Color is nice with Burana bringing in a warmer red color. The lip color is interesting with the yellow throat and red veining from Burana (intermedia in the background).
Overall size and segments are somewhere in between the two parents which is expected. Heavier substance and glossy texture are brought by Chocolate Drop and is good.
Four flower count is nice, but one would expect more from the Chocolate Drop parent. In fact, the top view is showing what looks to be a blasted and dried bud which would have been a fifth flower to fill in the top part of the inflorescence nicely. More than one inflorescence would be nice on this size plant.
I think the plant is capable of more and not sure if this bloom is its best. I could nominate it for a flower award and expect a score low to mid HCC.
Sergey Skoropad (Associate Judge, Northeast Judging Center)
Rhyncattleanthe Ines M. Quiles.
Four richly colored flowers on one upright inflorescence born on a medium size plant!
Very interesting hybrid combining two important parents: Cattlianthe Chocolate Drop produced high number of very waxy flowers and Rhyncattleanthe Burana Angel produced nice full deep red flowers.
I found that flowers on our candidate took the best from their parents: deep red color and nice shape.
Flowers are slightly cupped but I don’t think this’s a problem. All crosses with Guarianthe aurantiaca in the background usually have cupped flowers with narrow petals. I think this cross is a step up in the breeding.
However, I believe this cross could produce more flowers per inflorescence (4 flowers probably is the low number for this cross).
Also, I noticed slight inconsistency from flower to flower.
I believe these flowers are scoreable and I would nominate this plant for the flower quality award and score 77-78 pts HCC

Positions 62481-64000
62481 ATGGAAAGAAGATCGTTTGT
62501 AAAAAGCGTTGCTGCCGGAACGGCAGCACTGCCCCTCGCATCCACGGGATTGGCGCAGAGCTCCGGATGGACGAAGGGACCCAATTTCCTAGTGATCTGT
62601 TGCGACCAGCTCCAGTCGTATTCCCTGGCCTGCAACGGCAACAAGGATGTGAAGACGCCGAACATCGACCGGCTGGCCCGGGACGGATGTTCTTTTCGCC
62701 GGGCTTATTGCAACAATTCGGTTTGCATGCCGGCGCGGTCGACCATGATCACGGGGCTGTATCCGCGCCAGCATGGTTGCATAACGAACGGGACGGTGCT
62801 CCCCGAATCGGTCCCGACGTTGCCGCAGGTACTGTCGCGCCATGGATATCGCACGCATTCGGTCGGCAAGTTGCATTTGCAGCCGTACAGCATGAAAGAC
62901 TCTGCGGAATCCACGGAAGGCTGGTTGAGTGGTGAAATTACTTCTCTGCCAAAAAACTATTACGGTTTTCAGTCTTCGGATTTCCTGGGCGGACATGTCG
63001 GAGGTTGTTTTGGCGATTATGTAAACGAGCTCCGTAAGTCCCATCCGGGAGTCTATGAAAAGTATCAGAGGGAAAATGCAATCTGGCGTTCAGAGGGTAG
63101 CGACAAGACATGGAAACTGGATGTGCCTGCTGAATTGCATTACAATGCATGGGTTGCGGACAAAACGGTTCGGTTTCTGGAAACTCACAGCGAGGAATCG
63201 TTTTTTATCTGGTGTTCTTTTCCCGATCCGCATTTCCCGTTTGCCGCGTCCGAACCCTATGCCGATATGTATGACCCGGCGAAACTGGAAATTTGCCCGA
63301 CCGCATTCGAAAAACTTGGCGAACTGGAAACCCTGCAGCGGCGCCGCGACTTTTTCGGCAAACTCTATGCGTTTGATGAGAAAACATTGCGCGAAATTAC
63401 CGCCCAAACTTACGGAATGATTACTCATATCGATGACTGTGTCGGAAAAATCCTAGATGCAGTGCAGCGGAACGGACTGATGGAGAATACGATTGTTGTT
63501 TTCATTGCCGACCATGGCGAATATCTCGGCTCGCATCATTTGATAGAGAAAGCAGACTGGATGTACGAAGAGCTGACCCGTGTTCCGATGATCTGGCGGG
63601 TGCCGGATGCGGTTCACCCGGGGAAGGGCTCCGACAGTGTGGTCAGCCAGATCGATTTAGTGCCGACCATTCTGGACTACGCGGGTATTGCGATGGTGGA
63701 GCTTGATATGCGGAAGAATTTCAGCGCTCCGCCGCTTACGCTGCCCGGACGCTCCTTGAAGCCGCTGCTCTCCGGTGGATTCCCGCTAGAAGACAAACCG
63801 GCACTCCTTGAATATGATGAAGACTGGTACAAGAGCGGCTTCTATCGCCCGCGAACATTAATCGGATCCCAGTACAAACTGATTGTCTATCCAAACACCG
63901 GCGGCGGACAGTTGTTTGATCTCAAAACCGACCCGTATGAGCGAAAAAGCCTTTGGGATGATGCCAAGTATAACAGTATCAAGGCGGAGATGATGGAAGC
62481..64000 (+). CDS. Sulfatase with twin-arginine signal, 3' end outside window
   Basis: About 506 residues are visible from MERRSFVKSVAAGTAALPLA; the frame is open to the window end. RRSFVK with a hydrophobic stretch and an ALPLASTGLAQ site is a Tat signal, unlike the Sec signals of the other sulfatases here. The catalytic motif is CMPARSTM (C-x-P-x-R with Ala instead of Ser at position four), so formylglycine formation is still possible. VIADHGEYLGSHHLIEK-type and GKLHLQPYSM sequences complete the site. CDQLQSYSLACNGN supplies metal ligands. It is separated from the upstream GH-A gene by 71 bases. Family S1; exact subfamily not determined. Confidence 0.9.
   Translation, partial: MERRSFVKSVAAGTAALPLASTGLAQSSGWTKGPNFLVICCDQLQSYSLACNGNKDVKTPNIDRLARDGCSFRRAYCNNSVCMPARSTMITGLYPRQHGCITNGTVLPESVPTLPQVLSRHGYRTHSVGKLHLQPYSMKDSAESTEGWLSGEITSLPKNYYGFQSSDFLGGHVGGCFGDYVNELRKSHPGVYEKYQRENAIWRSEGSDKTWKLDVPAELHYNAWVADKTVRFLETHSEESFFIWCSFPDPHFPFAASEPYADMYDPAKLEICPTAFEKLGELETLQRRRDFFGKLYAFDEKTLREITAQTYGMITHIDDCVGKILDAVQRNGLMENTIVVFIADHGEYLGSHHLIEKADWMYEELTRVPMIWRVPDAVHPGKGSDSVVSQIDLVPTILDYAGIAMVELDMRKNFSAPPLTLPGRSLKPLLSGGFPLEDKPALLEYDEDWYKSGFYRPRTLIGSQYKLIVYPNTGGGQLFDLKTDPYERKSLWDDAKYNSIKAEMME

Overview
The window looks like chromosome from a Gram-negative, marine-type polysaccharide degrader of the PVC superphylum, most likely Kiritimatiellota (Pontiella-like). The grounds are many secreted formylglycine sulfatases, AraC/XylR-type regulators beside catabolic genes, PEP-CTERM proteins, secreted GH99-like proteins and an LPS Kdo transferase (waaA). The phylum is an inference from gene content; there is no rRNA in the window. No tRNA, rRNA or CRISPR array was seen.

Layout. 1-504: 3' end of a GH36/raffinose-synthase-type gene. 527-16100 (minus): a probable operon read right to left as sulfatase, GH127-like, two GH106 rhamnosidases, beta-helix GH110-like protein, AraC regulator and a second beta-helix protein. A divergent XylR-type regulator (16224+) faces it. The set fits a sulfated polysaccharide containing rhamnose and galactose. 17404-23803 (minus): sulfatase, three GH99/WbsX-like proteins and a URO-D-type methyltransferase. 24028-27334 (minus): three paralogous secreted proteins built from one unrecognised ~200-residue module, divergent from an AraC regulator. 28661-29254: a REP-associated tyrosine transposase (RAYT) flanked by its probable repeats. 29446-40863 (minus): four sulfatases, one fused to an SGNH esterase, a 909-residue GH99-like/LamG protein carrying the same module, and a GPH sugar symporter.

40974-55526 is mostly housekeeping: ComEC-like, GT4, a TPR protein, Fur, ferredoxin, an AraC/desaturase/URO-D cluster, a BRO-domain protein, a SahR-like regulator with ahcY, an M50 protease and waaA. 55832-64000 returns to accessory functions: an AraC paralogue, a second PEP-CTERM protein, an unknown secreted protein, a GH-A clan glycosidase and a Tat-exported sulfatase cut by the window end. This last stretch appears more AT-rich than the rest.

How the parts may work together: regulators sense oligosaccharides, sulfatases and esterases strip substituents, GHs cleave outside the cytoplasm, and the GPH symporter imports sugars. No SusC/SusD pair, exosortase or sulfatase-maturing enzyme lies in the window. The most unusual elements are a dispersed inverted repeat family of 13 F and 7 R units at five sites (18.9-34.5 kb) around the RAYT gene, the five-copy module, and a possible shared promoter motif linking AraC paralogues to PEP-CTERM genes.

Exhibitor - Kim Feddersen - Fair Orchids, NJ
Virtual Award Description
Four richly colored flowers on one staked upright 14 cm inflorescence and one immature inflorescence on a clean plant in a 14 cm plastic pot in bark; sepals and petals lanceolate, apices acuminate, saturated cherry red, suffused golden yellow basally; lip trilobed, saturated cherry red, throat suffused yellow, veined red, sidelobes partially close over column, apices reflexed; column and anther cap white; substance firm, texture glossy.
For all Cattleyas, my recommendations vary with plant size:
Small seedlings: 3" plastic pot with chopped spaghnum/seedling bark & charcoal (6:2:1). I do not let them go dry ever.
Larger seedlings: 4" clay pot, with bark/charcoal/perlite, bark is half 3/4" and half seedling size, (1:1:1:1)
NBS to BS plants: 4" or larger clay pot, azalea type; bark/charcoal/perlite (2:1:1)
In the summer, I water 3 times a week. In the winter, twice a week. We fertilize every 2 weeks, full strength from March through October, 2/3 strength Nov to Feb.
Note: I water much more than the average grower, but that is fine as long as medium is quick draining. Cattleyas do not 'need to dry out', that is simply an easy instruction to avoid over-watering. Cattleyas in quick draining mix can be watered heavily.